As the UK starts to turn its attention to life after lockdown and businesses begin to reopen, the need to adhere to social distancing remains. For businesses to be able to comply with these measures more space will be needed. Proposals to encourage local authorities to close high streets and redirect traffic away from town centres have encountered opposition.
Current proposals aim to make social distancing easier and create more room for walking and cycling, as well as providing the extra space businesses need to continue trading. The challenge being that in our already crowded towns and cities the only additional space is on local roads, including high streets.
“Traffic Regulation Orders (TRO’s) are orders issued by local authorities allowing them to close roads and redirect traffic. The solution that the government has implemented has been to amend the current TRO procedure, streamlining the processes so councils can speedily apply TRO’s within a week of notification” says Leenamari.
“Traffic modelling, particularly in smaller towns and cities is complex, and the speed at which these orders can be issued will not allow adequate time for this. Therefore, traffic will be pushed into the surrounding residential areas creating increased congestion and problems for local businesses.
The safety of schoolchildren, the elderly and all vulnerable groups using narrow roads and pavements also needs to be considered. In some of the smaller towns around the West Midlands such as Kenilworth, Warwick and Knowle, these orders may not be practical at all.”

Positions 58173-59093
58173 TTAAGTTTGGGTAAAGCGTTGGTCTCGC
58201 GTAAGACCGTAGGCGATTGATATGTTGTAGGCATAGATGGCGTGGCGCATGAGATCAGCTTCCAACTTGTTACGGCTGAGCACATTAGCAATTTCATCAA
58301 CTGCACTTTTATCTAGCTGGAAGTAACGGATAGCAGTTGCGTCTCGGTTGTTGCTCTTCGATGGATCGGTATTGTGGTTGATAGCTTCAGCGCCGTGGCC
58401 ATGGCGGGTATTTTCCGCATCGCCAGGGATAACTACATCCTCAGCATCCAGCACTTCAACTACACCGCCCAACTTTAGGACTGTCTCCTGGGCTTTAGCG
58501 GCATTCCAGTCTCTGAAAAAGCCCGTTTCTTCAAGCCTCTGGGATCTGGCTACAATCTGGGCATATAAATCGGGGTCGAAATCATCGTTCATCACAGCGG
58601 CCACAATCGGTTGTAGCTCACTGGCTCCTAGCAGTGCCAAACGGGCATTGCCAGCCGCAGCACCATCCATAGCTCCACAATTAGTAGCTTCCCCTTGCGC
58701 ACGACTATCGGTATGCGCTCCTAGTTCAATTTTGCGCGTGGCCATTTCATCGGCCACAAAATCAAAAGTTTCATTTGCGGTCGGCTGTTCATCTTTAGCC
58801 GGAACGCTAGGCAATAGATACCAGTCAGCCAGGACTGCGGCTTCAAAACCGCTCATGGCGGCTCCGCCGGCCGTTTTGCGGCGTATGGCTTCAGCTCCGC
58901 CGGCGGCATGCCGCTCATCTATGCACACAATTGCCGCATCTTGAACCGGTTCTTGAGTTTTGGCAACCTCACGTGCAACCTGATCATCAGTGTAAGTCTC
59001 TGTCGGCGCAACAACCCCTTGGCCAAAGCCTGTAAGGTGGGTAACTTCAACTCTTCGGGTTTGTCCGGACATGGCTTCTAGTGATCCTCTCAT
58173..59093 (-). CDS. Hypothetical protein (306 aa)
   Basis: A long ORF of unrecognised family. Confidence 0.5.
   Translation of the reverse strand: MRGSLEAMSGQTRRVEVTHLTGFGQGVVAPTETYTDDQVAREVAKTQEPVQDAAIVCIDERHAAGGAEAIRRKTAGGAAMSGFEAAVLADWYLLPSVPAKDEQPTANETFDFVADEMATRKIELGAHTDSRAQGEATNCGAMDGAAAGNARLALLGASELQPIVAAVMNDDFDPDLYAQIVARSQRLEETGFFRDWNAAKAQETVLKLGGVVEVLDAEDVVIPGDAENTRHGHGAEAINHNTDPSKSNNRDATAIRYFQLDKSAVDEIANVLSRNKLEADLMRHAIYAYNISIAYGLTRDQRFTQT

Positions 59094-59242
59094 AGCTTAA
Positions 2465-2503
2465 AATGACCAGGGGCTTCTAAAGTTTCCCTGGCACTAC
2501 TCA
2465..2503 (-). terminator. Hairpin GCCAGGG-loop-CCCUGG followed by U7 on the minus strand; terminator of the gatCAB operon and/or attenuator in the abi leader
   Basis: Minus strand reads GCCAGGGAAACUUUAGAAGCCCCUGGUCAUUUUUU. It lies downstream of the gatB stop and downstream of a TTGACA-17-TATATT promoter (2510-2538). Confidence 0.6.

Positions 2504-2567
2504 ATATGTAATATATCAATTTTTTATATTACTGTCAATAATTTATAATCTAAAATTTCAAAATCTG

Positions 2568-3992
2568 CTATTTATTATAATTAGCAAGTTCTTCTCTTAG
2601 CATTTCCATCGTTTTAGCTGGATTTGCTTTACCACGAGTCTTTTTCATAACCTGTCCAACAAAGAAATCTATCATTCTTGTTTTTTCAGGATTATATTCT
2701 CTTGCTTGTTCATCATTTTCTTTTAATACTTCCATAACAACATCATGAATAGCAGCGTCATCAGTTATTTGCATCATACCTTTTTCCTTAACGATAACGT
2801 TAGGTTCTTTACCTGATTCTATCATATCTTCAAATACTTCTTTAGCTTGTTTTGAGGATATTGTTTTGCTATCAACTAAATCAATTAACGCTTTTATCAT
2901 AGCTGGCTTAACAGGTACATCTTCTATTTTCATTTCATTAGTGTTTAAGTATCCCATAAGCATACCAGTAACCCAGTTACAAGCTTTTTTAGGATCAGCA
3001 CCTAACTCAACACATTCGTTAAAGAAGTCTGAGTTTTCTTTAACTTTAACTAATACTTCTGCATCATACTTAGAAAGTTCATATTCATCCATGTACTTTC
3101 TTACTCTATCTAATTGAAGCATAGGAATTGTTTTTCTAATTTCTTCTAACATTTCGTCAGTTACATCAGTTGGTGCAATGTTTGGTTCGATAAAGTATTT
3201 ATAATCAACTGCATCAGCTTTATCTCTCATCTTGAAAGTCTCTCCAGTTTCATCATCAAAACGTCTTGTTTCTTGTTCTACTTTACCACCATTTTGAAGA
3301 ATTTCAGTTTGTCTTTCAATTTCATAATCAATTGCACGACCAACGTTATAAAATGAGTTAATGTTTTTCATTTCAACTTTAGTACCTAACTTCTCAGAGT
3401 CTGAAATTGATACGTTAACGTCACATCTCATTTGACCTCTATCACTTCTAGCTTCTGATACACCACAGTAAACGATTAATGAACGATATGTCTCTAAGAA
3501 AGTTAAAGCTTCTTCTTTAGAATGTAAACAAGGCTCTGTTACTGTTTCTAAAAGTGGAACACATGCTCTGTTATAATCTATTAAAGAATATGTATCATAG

Leenamari continues: “Shopkeepers, food and hospitality businesses have been working hard to keep their businesses operating, many rely on large deliveries which will no longer be able to easily access business premises. Others who have moved to a click and collect service, and restaurants and pubs who have diversified to deliver food or become a takeaway, may have to close again if vehicles are banned from the High Street.”
Creating a balance
“Careful consideration needs to be given regarding the use of TRO’s to ensure they are not detrimental to local residents and businesses. If the traffic can’t get to the towns and cities due to poor traffic management, that could potentially be more detrimental for businesses and in turn the wider economy than the issue around lack of space.
Of course, safety needs to be paramount, but councils should look at creating a flexible hybrid solution which benefits all involved. This could be implementing temporary closures during busy times such as peak shopping hours and weekends, implementing a one-way system or using car parking space to create wider footpaths.”
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